ANCHORAGE (AP) A national panel of injury-prevention experts has found that education efforts in Alaska have helped cut the accident rate in recent years, but more needs to be done.
''So much good work has gone on here,'' review team leader Ann Thacher said as she delivered the report to Alaska Department of Health and Social Services officials Friday in Juneau. ''All of us are interested in giving these recommendations to a good, strong program to make it better.''
Thacher led seven fellow members of the State and Territorial Injury Prevention Directors Association on a weeklong review of the department's injury-prevention program. They looked at what the state has done and recommended ways to do more, most of which can be accomplished at little or no cost, they said.
Alaska has nearly twice as many injuries per capita as the national average. Many Alaskans work or play in high-risk situations. The climate and geography can be deadly. Guns are easily accessible in many homes. Alcohol use is higher than the national average, contributing to many accidents.
Unintentional injuries such as drownings and house fires are the biggest killers of some ages, but Alaska also suffers from the highest rates of suicide in the nation.
The cost is staggering. Hospital bills alone from injuries cost Alaskans about $50 million a year, according to state figures. Nearly 25 percent of the costs are for the uninsured or for those covered by the state Medicaid program.
Thacher said Alaska was one of the first states to identify injury prevention as a major public health concern. Boating safety programs such as ''Kids Don't Float,'' which makes free life jackets available to borrow at boat launches and harbors, have reduced drowning deaths. Smoke detector use has cut the fatality rates in house fires.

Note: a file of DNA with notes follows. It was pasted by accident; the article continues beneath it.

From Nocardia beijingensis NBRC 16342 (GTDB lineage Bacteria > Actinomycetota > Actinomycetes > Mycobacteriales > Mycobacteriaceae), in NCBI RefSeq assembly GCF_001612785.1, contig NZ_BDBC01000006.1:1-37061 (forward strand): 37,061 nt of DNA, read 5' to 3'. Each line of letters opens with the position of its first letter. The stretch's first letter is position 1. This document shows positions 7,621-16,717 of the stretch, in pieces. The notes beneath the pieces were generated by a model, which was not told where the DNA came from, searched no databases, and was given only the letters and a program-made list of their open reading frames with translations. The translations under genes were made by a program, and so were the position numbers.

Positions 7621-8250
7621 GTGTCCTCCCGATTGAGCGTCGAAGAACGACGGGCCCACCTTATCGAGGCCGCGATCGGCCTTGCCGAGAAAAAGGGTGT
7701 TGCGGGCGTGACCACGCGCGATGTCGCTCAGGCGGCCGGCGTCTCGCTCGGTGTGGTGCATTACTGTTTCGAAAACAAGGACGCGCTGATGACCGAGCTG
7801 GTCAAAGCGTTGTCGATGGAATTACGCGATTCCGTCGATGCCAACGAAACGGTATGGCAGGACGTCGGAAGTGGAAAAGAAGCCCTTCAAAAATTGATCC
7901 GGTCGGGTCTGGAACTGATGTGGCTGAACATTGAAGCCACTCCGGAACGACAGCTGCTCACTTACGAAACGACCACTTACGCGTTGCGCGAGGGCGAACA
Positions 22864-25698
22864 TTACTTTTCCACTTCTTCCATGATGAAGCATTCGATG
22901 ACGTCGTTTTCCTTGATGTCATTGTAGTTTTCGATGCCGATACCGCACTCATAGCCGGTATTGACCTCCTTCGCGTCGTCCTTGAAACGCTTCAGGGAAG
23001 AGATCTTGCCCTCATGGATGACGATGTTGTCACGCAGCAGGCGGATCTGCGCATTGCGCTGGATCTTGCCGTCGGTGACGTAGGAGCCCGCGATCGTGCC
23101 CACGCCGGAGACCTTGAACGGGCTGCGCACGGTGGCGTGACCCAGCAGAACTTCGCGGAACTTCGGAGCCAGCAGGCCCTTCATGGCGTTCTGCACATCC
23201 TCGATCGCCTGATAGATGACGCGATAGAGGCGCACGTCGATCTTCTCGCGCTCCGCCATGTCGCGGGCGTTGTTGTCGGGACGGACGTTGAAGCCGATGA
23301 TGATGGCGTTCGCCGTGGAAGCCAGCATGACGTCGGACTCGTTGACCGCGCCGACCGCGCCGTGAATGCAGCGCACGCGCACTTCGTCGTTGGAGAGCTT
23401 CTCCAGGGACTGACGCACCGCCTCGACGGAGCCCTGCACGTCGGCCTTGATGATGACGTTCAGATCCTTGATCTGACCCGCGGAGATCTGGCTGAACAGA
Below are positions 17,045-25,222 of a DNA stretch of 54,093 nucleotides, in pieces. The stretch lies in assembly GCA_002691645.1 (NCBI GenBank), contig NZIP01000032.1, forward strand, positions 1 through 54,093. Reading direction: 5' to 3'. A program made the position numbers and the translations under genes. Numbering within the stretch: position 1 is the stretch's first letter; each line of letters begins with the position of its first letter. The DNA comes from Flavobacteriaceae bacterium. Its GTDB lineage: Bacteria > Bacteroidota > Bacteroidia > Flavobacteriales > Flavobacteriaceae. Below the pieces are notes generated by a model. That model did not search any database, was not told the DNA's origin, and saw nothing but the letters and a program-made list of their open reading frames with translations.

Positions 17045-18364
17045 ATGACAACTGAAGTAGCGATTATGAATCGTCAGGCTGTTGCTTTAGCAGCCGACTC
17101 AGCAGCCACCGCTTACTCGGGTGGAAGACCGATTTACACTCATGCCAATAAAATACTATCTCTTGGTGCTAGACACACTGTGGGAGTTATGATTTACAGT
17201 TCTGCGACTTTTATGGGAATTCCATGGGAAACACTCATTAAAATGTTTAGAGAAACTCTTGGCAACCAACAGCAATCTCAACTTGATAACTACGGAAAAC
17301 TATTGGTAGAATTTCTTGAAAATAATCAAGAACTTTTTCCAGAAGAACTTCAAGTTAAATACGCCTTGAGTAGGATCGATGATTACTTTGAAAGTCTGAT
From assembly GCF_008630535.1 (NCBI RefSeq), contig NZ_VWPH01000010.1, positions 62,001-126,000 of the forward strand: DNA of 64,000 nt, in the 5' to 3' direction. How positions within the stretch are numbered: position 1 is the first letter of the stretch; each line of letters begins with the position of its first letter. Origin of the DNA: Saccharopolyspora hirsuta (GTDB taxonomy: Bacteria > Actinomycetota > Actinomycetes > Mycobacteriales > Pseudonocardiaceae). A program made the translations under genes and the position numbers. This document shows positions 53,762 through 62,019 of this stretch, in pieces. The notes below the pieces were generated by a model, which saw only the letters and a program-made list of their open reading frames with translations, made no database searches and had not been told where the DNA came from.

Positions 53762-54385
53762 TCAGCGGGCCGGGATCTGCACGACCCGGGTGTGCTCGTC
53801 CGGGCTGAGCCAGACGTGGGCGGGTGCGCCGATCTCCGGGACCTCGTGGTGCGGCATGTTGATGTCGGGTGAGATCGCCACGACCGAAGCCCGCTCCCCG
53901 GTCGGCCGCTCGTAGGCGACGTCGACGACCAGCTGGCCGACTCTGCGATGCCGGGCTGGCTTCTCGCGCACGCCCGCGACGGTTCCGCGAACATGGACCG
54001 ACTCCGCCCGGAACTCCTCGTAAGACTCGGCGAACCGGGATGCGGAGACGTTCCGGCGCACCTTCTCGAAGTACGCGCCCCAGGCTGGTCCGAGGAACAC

One of Alaska's highlights, Thacher said, is its database of accidents, the Alaska Trauma Registry, which her team found ''particularly impressive.'' The Department of Health and Social Services collects injury data from every emergency room in the state. Such baseline information is the bedrock of injury prevention, she said. It can be used to develop educational programs, write new laws or redesign cars and trucks.
The team found some areas that need improvement. State funding has been unstable. Programs often rely on grants, and much of the prevention work has been focused only on children. Even the trauma registry has been underfunded, she said, causing a three-year lag in data.
''Its value is well-recognized. However, its value is not well-supported,'' Thacher said.
Among the team's recommendations: Establish a statewide injury-prevention plan; create a statewide advisory group; improve the timeliness of data entry in the trauma registry; integrate injury prevention into other health-care programs; and disseminate program information more widely.
Martha Moore, manager of the state's Injury Surveillance and Prevention Unit, said the review held few surprises. But the state's ongoing budget crunch probably means some recommendations will be sidelined, such as writing a statewide plan for injury prevention.
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